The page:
WASHINGTON — The rapper Akon was on a different kind of stage Monday at the U.S. Chamber of Commerce promoting a renewable energy project called Akon Lighting Africa.
The five-time Grammy-nominated performer started the project in 2014 to increase access to solar energy in Africa. The project has operations in 16 nations.
Two of our three residents of sub-Saharn Africa still don’t have access to electricity, according to U.S. AID.. Akon Lighting Africa works with public-private partnerships to provide both street lighting and in-home lighting. All of it is solar powered.
“People are our biggest resource. The sun is our second biggest resource.” said Akon who is 42.
“Life stops at six o’clock,” said political activist Thione Niang, one of the partners on Akon Project Lighting.
Electricity can provide phone-charging stations and internet hotspots. Lighting will enable some women to sell their crafts in safety at night. In other words, electricity is critical to Africa’s economic development.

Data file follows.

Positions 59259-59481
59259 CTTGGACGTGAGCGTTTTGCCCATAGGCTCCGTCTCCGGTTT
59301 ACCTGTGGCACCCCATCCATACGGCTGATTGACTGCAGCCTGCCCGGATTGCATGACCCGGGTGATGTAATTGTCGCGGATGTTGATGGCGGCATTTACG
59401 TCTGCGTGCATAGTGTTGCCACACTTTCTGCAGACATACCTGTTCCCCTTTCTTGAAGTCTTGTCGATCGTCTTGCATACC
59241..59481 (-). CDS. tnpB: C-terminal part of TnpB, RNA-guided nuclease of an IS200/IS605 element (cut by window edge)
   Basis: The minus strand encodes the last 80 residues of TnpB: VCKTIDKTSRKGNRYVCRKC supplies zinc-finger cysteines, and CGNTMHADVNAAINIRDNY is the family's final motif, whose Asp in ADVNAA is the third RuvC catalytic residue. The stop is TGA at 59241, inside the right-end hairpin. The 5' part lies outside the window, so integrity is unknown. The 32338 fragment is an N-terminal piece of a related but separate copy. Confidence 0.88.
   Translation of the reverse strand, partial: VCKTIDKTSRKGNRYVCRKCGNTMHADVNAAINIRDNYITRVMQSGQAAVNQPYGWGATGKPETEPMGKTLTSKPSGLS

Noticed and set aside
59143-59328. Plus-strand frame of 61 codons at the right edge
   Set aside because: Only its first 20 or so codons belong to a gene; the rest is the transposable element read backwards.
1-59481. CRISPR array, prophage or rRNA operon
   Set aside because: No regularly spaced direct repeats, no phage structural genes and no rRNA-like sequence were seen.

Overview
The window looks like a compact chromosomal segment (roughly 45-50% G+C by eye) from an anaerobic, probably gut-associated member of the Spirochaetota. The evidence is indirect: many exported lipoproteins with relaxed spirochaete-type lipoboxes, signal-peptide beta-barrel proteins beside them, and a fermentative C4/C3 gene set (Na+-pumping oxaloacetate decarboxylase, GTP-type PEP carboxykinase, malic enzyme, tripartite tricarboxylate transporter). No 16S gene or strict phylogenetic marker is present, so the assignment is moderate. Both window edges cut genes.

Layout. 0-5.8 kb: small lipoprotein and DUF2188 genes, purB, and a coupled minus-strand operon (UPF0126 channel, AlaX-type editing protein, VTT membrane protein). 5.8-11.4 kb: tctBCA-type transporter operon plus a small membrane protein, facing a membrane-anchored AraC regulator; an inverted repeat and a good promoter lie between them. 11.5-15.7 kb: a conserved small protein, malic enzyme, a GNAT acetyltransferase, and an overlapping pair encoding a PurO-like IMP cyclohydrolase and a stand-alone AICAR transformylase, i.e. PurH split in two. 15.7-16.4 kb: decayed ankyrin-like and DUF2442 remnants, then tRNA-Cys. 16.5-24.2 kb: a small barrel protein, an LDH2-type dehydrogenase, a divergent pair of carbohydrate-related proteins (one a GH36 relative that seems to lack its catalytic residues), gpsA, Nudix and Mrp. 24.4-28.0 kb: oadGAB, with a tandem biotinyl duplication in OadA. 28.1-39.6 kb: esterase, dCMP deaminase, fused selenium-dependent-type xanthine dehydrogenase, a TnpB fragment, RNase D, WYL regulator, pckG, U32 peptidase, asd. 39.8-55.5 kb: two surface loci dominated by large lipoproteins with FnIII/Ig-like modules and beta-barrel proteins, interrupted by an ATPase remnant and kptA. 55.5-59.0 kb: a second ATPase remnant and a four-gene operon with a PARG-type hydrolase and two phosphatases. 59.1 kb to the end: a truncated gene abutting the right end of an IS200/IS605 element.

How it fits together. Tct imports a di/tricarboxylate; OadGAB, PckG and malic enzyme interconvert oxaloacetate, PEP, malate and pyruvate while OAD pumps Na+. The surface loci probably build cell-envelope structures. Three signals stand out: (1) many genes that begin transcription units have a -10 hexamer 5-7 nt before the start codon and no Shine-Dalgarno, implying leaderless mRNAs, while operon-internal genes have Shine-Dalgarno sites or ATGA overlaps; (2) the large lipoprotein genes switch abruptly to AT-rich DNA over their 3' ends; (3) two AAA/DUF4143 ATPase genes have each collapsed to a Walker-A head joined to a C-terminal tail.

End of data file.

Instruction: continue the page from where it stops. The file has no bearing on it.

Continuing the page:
The U.S. Chamber of Commerce hosted the event to discuss how partnerships between African and American companies could be mutually beneficial. Representatives from Coca Cola and South African Airways were there to share their expertise in international business.
“It’s a matter of figuring out who is willing to be creative financially,” said Akon, whose parents are from Senegal. “Being creative is going to be the key for Africa. The normal way of proceeding…doesn’t always work.”
Akon Lighting Africa uses a pre-financing model that has enabled it to move quickly building solar infrastructure. Working with the International Monetary Fund and the World Bank often slows things down, Akon said.
“If we are going to have a solution, it needs to be African,” said Omar Arouna, Benin’s ambassador to the United States. “We are going to put electricity and light under everybody’s pillow.”
Akon, whose given name is Aliaune Damala Badara Thiam, released a single, “Hypnotized,” last week.
A key part of Akon’s project is a solar academy in Mali, which teaches young African engineers and entrepreneurs to produce solar power.
“Job creation and youth training is at the core of what we are doing” said Niang. “Without energy there is no education.”
The “Electrify Africa Act of 2015” is set for debate on the House floor later this week. Akon supports the bill.